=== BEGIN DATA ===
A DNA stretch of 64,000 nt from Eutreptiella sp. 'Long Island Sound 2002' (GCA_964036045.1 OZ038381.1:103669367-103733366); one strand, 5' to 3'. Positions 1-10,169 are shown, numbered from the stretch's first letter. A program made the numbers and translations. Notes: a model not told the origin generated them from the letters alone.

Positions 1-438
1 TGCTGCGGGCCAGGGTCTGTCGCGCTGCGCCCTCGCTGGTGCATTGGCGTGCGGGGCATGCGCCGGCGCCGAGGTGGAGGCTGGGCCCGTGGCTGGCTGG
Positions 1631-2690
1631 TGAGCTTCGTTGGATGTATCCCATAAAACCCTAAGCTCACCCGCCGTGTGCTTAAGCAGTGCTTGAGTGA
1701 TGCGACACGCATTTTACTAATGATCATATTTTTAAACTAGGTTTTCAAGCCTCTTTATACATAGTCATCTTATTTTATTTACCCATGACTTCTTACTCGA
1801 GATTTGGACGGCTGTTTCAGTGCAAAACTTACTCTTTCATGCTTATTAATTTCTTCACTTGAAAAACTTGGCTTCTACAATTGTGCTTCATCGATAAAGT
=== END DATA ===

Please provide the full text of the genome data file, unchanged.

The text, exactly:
A DNA stretch of 64,000 nt from Eutreptiella sp. 'Long Island Sound 2002' (GCA_964036045.1 OZ038381.1:103669367-103733366); one strand, 5' to 3'. Positions 1-10,169 are shown, numbered from the stretch's first letter. A program made the numbers and translations. Notes: a model not told the origin generated them from the letters alone.

Positions 1-438
1 TGCTGCGGGCCAGGGTCTGTCGCGCTGCGCCCTCGCTGGTGCATTGGCGTGCGGGGCATGCGCCGGCGCCGAGGTGGAGGCTGGGCCCGTGGCTGGCTGG
Positions 1631-2690
1631 TGAGCTTCGTTGGATGTATCCCATAAAACCCTAAGCTCACCCGCCGTGTGCTTAAGCAGTGCTTGAGTGA
1701 TGCGACACGCATTTTACTAATGATCATATTTTTAAACTAGGTTTTCAAGCCTCTTTATACATAGTCATCTTATTTTATTTACCCATGACTTCTTACTCGA
1801 GATTTGGACGGCTGTTTCAGTGCAAAACTTACTCTTTCATGCTTATTAATTTCTTCACTTGAAAAACTTGGCTTCTACAATTGTGCTTCATCGATAAAGT